Final Polk Street Open House: Show Your Support for Safety Improvements

Thanks to our members and supporters who have taken such an active roll in the campaign for a safe Polk Street. We’re nearing the finish line on this key Connecting the City campaign. After years of community meetings, neighbor and business outreach and community engagement, the SFMTA is holding their final Open House this Wednesday, March 26 from 5:30-7:30 pm at the Tenderloin Elementary School.

If you care about creating a safe, thriving Polk Street, we invite you to join us and show your support for the bike and pedestrian improvements that are desperately needed on this street.  Hundreds of people have already spoken up in support of protected bikeways and pedestrian improvements over the years — but it isn’t enough. We need you to get louder about the need for real safety improvements to Polk Street — starting Wednesday night!

Despite huge community support for these safety improvements, the SFMTA and other City leaders continue to water down this crucial safety project, giving in to a vocal minority more concerned with their parking than your safety. The SFMTA will be presenting their Polk Street design, which includes even more watering down of these critical safety improvements. SPEAK UP AND LET THE CITY KNOW THAT WE ALL NEED PROTECTED BIKEWAYS AND PEDESTRIAN IMPROVEMENTS.

Huge Community Support for Safety Improvements

The community’s desires were first made clear by the SFMTA’s own project survey. Of the 1,703 people who took the survey, no less than half wanted additional bicycle infrastructure, results reinforced by a separate survey conducted by the OEWD’s Invest in Neighborhoods, which identified today’s unsafe environment as the most critical challenge faced by Middle Polk Street.

Those opposing the safety improvements say that adding protected bikeways and widening sidewalks will hurt local businesses. In fact, study after study has shown that businesses along protected bikeways see an increase in business. The SFMTA’s own studies show that the majority of people arriving at Polk Street do so by walking, biking and transit (only 16% arrive by car). And those that bike, walk and take transit spend more at local Polk Street businesses than customers who drive.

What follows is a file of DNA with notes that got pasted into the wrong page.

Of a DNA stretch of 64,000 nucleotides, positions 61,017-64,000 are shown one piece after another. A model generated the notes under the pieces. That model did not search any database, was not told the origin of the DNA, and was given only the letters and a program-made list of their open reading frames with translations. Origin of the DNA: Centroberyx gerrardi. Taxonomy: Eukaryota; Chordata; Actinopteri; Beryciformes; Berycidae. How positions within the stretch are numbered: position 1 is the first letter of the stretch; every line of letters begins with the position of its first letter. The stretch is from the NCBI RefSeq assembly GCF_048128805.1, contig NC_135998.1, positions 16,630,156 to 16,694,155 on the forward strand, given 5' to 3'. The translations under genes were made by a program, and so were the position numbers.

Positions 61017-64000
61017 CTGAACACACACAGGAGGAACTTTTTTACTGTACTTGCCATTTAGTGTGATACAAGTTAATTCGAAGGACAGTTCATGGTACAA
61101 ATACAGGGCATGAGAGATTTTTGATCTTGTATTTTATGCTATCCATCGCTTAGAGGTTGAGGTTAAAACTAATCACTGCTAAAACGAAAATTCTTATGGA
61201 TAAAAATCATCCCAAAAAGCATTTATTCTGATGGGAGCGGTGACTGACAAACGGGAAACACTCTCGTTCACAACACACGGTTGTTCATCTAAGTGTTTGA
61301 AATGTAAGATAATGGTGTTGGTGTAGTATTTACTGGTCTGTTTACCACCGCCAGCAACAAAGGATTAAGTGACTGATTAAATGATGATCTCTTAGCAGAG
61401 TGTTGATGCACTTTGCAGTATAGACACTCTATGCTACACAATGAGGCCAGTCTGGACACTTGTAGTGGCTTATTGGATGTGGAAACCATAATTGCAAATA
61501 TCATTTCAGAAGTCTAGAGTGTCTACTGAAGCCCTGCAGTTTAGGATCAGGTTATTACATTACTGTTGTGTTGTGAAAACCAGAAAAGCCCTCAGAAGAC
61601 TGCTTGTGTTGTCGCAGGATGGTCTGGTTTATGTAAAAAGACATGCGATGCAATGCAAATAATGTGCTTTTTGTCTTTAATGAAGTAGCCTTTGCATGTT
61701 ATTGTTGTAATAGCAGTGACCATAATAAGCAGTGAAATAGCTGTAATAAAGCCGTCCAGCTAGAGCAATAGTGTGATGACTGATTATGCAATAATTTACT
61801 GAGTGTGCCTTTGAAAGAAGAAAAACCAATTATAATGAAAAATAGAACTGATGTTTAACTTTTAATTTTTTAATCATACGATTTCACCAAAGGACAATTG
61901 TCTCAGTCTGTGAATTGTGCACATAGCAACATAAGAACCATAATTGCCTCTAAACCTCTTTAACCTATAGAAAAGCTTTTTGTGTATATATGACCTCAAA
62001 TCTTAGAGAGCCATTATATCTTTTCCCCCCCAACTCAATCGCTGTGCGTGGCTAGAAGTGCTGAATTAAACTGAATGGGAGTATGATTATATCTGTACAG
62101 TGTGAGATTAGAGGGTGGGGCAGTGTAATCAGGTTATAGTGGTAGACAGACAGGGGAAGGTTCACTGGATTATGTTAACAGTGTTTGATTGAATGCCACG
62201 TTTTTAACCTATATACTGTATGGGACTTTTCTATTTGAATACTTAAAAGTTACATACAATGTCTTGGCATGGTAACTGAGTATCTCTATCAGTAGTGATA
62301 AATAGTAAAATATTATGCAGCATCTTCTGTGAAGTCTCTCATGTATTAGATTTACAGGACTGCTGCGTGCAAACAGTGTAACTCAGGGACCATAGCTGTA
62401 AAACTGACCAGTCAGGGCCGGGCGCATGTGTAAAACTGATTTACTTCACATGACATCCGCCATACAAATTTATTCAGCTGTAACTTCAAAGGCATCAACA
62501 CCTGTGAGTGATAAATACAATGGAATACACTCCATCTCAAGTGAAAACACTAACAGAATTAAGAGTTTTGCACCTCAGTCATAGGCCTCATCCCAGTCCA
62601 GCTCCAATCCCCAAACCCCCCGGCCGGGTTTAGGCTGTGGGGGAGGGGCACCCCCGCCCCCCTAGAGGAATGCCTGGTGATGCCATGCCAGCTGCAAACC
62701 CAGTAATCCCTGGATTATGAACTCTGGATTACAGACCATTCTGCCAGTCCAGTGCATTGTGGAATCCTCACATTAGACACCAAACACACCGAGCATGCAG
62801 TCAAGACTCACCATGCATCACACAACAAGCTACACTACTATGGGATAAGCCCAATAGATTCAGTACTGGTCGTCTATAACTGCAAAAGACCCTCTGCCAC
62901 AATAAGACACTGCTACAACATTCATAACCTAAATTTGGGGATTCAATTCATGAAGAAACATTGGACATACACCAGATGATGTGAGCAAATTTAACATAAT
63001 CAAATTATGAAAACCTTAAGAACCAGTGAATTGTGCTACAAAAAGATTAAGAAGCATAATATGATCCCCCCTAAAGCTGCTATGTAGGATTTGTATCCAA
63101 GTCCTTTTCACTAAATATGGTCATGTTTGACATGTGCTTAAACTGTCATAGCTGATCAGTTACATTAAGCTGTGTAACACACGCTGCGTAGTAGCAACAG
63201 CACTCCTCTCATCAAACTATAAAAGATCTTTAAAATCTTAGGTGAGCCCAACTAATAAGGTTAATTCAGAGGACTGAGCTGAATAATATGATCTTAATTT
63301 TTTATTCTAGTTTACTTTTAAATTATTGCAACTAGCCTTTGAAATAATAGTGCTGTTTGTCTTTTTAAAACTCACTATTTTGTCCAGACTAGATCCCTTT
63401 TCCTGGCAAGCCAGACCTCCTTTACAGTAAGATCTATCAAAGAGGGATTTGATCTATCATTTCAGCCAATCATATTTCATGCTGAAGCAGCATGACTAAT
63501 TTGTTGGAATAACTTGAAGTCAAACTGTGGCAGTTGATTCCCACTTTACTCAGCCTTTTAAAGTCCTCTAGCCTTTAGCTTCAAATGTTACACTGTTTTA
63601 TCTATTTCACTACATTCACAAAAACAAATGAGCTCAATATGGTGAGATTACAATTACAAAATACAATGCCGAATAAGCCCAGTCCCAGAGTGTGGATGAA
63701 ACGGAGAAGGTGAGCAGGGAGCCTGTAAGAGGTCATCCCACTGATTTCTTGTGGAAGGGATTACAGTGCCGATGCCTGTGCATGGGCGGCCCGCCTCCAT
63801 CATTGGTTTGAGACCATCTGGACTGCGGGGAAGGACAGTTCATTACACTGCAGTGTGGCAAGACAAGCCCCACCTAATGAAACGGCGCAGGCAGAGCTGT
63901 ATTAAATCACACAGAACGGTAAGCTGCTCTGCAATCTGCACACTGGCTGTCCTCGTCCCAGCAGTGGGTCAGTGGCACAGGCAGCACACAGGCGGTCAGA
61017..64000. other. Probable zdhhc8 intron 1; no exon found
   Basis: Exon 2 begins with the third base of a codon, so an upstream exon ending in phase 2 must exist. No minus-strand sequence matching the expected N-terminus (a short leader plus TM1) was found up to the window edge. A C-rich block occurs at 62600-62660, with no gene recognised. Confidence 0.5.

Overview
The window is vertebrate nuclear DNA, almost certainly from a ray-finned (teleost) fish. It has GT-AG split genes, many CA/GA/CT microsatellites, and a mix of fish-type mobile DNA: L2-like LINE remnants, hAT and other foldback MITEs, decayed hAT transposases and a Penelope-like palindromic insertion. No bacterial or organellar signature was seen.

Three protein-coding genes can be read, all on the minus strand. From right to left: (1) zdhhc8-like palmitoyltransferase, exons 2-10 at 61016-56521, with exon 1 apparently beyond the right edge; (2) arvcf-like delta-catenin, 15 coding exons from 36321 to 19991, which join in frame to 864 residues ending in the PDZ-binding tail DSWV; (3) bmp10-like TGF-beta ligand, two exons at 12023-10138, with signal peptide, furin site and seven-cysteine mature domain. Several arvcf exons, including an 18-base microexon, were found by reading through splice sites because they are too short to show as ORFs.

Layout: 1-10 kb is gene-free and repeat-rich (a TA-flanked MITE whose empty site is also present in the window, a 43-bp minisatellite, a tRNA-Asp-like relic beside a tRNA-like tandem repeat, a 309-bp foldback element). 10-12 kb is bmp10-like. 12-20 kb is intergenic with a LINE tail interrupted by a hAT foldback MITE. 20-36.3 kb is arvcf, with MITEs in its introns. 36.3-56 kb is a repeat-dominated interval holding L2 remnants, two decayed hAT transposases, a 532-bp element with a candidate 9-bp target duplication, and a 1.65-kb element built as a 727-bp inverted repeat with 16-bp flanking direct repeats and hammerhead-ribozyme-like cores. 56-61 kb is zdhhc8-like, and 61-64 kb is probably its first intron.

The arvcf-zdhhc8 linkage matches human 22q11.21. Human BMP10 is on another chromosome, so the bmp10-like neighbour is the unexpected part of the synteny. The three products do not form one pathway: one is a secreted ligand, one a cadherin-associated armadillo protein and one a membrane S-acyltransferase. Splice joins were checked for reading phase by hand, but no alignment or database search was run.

Polk Street One of Most Unsafe Streets in the City

The critical need for transformative changes Polk Street is made all the more urgent when the risks – well-known to the SFMTA – of being severely injured or killed on today’s Polk Street are considered. Polk Street south of Sacramento Street is a SFDPH’s Pedestrian High Injury Corridor, placing it in the top 6% most dangerous streets in the city for pedestrians. The situation on Polk Street is even more desperate for people biking. Nearly all of the Polk Street project area will be included in the SFDPH’s forthcoming Cyclist High Injury Corridor list, placing it firmly in the top 4% most dangerous streets for people biking and almost certainly in the top five.

Take Action for a Safer Polk Street

Only these improvements can remove Polk Street from the list of San Francisco’s most dangerous streets and put the SFMTA back on track to fulfilling its primary goal of making transportation safer.

It isn’t too late to achieve a truly safer transportation experience on Polk Street. Instead of further watering down the preferred alternative, we encourage the SFMTA fulfill the desires of the community and to look at their more ambitious and transformative options previously proposed.

Come to SFMTA Open House on Wednesday, March 26, drop in 5:30-7:30 and speak up for these critical safety improvements.



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